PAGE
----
IOR Extensions- Flat Counter?

Discussion in 'Boat Design' started by Velsia, Nov 18, 2010.

  1. Velsia
    Joined: Oct 2008
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    Location: Jersey C.I

    Velsia Floater

    I recently recieved some old plans for a mini tonner built in 1979. There were speculative additions made to the lines plan with the counter extended to make it fit into the quarter ton rule. The way it has been drawn the is with the rocker for the extension not following that of the hull and being absolutely horizontal giving it an un-natural and ugly form. This is not the first time I have seen this and have seen it on a few quarter tonners on the water.

    Can any of the more learned here explain this terrible profile. If the extension followed the hull line would this cause to big a stern wake creating suction? Surely the abrubt change in directions causes all sorts of problems to waterflow and balance. Someone please help
     
  2. Crag Cay
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    Crag Cay Senior Member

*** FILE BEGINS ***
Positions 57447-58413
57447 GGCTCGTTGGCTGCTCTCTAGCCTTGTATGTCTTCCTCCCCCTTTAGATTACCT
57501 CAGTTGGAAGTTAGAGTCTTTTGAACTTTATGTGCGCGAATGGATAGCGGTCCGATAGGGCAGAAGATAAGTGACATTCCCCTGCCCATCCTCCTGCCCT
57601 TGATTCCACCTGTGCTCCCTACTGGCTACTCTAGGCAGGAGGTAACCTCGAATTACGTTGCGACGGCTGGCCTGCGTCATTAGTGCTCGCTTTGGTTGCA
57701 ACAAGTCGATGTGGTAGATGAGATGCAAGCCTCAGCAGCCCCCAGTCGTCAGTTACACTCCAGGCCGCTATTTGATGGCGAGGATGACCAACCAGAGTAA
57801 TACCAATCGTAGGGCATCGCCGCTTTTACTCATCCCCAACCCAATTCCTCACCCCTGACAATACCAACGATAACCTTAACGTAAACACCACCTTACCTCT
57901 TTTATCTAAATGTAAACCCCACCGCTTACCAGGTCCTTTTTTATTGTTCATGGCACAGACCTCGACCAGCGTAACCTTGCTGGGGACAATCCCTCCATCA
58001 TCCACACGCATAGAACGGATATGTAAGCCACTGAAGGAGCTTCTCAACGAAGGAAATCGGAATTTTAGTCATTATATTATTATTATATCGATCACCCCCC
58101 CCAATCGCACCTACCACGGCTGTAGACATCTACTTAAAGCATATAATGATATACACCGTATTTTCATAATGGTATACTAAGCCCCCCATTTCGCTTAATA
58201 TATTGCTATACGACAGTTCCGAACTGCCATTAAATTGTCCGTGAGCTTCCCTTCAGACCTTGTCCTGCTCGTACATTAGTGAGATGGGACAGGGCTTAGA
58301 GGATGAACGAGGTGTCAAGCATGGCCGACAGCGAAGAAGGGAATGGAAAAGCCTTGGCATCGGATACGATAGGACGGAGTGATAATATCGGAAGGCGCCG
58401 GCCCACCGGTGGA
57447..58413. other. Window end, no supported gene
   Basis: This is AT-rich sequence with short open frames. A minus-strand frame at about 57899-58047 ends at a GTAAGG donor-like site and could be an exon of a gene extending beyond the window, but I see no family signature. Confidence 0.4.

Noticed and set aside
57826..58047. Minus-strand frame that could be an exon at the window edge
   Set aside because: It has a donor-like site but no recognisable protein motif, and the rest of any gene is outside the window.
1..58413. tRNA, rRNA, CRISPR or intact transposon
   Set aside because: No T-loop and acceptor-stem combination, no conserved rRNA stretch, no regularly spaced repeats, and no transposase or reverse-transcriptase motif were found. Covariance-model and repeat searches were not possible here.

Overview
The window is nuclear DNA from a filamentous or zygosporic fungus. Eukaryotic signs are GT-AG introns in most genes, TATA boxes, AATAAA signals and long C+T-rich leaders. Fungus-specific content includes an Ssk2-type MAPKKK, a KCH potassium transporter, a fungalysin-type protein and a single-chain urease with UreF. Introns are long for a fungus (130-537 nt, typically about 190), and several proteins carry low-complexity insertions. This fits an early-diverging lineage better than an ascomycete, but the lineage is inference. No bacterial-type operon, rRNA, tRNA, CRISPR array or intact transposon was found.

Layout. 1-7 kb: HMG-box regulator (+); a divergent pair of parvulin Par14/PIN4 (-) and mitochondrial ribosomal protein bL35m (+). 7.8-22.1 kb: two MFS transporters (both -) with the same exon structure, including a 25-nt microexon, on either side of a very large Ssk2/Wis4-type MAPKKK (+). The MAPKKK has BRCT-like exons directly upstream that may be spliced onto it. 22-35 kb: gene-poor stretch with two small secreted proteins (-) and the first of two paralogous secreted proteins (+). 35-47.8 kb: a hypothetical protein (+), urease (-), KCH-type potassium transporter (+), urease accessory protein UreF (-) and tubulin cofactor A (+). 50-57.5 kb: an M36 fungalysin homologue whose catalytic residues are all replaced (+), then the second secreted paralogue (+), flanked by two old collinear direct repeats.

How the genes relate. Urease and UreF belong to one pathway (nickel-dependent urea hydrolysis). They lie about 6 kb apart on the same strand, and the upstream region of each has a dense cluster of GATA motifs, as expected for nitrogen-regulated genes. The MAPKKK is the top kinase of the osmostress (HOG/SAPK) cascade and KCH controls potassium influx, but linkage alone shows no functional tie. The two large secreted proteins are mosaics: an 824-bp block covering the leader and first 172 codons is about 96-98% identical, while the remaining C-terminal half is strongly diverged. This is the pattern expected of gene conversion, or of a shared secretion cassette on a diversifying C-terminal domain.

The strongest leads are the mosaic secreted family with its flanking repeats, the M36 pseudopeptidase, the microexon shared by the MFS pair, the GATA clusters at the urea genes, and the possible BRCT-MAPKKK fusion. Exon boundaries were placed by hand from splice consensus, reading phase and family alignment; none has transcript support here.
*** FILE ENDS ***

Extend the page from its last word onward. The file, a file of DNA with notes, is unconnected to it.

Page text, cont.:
A picture of the intended extension would help!

    But in general, you needed to do more than simply lengthen a mini tonner for it to rate as a quarter tonner. There were complex aft measurement points which would have to 'work together' to make the rule believe it was looking at a bigger boat. For such an extension to be successful, they must have believed that despite any weight or hydrodynamic penalty the boat would still be fast enough to sail to its new rating.
     
  3. gonzo
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    gonzo Senior Member

    1979 is at the time IOR was producing extremes that handles very badly. Unless you have an absolute love for that design, burn it.
     
  4. Paul B